The findings of one of the largest ever independent studies of its kind can help farmers beat targets to reduce their carbon footprint, saving them money in the process, researchers claim.
A report launched by fast food chain McDonald’s at this week’s NFU conference, sets out six measures to guide beef farmers towards achieving the 11 per cent voluntary carbon reduction target set by the Government for 2020.
Farmers who took part in the study reduced their carbon footprint by almost a quarter - 23 per cent - over a six-year period and saved up to £23,000 annually.
Funded by McDonald’s UK as part of its Farm Forward programme, the study was conducted by environmental consultants Alltech E-CO2 and was based on more than 1,300 carbon assessments of UK and Irish beef farms.
Their report outlines six recommendations to help beef farmers make savings:
Measure and monitor farm operations to track performance. From feed use per animal to fertiliser usage and sales weight, data trends can help to track progress and identify areas for improvement.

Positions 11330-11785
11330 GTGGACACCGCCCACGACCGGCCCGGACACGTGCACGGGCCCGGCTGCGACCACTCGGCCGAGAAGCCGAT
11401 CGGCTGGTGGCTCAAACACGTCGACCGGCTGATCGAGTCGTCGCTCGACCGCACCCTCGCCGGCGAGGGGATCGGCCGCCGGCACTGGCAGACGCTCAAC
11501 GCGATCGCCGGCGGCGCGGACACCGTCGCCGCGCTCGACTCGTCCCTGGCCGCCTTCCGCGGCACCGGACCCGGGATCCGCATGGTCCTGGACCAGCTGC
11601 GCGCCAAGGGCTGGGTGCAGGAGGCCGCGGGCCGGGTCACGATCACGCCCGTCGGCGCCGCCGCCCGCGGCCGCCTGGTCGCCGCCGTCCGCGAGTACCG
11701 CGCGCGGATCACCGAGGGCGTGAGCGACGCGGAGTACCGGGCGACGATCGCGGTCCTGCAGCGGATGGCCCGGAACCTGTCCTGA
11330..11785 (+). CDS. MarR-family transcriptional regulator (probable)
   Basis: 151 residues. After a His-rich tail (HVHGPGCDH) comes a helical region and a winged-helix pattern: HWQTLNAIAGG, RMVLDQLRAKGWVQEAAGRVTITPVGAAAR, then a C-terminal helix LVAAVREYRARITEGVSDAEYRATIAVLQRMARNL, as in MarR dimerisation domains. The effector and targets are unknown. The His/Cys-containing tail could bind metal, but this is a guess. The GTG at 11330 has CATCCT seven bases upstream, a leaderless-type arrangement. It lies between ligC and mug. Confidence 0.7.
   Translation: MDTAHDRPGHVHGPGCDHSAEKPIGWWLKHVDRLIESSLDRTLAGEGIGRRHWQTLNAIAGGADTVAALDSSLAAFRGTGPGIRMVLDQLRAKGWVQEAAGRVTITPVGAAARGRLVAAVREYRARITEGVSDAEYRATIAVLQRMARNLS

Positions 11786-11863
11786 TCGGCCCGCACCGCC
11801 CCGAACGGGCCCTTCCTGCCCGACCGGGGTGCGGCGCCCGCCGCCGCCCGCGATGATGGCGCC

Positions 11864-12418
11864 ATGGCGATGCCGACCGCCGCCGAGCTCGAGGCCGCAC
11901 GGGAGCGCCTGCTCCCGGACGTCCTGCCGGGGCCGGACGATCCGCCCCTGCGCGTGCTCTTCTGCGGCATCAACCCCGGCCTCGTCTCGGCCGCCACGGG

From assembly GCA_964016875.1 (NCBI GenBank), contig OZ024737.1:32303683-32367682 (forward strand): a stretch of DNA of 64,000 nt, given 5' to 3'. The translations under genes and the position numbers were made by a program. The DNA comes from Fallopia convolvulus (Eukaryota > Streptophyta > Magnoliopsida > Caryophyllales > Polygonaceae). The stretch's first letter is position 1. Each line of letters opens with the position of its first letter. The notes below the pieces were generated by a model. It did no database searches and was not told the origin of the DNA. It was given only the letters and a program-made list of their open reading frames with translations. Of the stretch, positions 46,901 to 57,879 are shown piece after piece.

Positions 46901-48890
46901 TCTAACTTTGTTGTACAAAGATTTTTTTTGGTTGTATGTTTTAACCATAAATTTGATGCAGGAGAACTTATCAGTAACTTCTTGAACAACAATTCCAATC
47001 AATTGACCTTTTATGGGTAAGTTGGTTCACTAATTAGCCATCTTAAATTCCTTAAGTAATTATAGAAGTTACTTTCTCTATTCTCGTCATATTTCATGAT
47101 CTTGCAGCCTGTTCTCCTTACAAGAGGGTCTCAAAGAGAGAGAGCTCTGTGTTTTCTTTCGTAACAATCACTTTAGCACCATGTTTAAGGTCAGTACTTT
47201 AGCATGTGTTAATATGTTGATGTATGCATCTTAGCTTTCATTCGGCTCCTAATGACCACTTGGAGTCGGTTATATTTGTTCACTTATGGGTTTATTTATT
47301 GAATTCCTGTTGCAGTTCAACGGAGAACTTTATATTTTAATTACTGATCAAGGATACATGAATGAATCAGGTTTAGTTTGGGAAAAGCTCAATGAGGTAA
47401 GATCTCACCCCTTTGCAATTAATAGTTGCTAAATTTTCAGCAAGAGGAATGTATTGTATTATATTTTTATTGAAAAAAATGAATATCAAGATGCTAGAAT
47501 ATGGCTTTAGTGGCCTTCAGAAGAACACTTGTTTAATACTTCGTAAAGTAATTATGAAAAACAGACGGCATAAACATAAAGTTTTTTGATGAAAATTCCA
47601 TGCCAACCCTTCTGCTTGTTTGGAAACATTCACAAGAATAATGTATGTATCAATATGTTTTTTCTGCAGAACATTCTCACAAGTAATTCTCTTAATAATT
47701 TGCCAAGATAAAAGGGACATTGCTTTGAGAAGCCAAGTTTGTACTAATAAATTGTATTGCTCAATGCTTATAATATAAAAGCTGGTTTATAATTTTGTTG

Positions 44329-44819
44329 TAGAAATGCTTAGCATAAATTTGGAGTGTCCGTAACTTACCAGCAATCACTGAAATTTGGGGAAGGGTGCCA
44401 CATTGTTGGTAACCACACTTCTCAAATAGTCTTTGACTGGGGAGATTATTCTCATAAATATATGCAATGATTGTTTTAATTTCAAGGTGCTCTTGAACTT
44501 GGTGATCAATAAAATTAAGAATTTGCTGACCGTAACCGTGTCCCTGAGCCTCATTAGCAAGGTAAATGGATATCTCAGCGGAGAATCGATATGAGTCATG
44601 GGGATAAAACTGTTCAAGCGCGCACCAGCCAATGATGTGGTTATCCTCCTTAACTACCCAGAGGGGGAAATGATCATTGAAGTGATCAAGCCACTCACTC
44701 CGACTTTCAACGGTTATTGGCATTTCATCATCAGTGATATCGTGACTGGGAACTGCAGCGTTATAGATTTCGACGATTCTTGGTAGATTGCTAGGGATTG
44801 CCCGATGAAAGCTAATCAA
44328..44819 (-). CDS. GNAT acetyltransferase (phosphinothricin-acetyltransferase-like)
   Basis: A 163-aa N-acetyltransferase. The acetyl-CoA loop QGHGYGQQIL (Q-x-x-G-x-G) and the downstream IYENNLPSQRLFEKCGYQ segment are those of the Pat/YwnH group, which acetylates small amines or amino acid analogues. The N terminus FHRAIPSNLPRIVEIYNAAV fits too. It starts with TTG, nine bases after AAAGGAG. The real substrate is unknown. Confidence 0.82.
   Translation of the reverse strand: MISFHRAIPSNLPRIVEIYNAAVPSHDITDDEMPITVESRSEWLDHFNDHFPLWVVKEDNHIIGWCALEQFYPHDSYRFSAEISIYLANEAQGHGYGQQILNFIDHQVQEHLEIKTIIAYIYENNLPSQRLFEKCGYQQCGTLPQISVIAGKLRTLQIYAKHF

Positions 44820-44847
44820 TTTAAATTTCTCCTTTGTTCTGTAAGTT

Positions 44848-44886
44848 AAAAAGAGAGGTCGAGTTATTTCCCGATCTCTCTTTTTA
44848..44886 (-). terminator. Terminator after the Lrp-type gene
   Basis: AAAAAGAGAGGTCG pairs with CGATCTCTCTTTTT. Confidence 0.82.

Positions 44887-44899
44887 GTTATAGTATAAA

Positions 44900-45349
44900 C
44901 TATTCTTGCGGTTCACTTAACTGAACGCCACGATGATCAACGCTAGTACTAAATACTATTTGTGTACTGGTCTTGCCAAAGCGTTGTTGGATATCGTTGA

Benchmark performance against others in the same sector to inform where efficiency can be improved and to set targets.
Focus on daily live weight gain to reduce emissions. The shorter the time cattle are on the farm the less carbon is produced.
Closely monitor animal health to reduce calf mortality and boost farm productivity.
Maximise homegrown forage to increase feed conversion efficiency.
Breed for fertility in suckler herds, ensure close heat management and look to achieve the optimum age at first calving to reduce total methane emissions during the heifer rearing phase.
By following these actions, beef farmers involved in the study found they had, on average, reduced their carbon footprint by 4.6 per cent a year – more than four times the current industry benchmark of 0.94 per cent.
Connor McVeigh, supply chain director at McDonald’s UK, said: “Carbon reduction targets have been in place for some time and we know farmers are under growing pressure to meet them.
“As one of the biggest customers of British and Irish farming, we want to help the sector meet these challenges and thrive in the future.”
Dr John Kazer, certification manager at The Carbon Trust, added: “One of the greatest challenges in addressing the greenhouse gas emissions from agriculture is access to data and information on farm that can help make these improvements. “Investment like this from McDonald’s is helping the industry define what best practice looks like, developing a practical, credible programme that helps farmers to see how making emission reductions can align with better enterprise management and financial results.”
McDonald’s said it had spent more than £1m since 2008 to help UK beef farmers operate more efficiently and environmentally-friendly.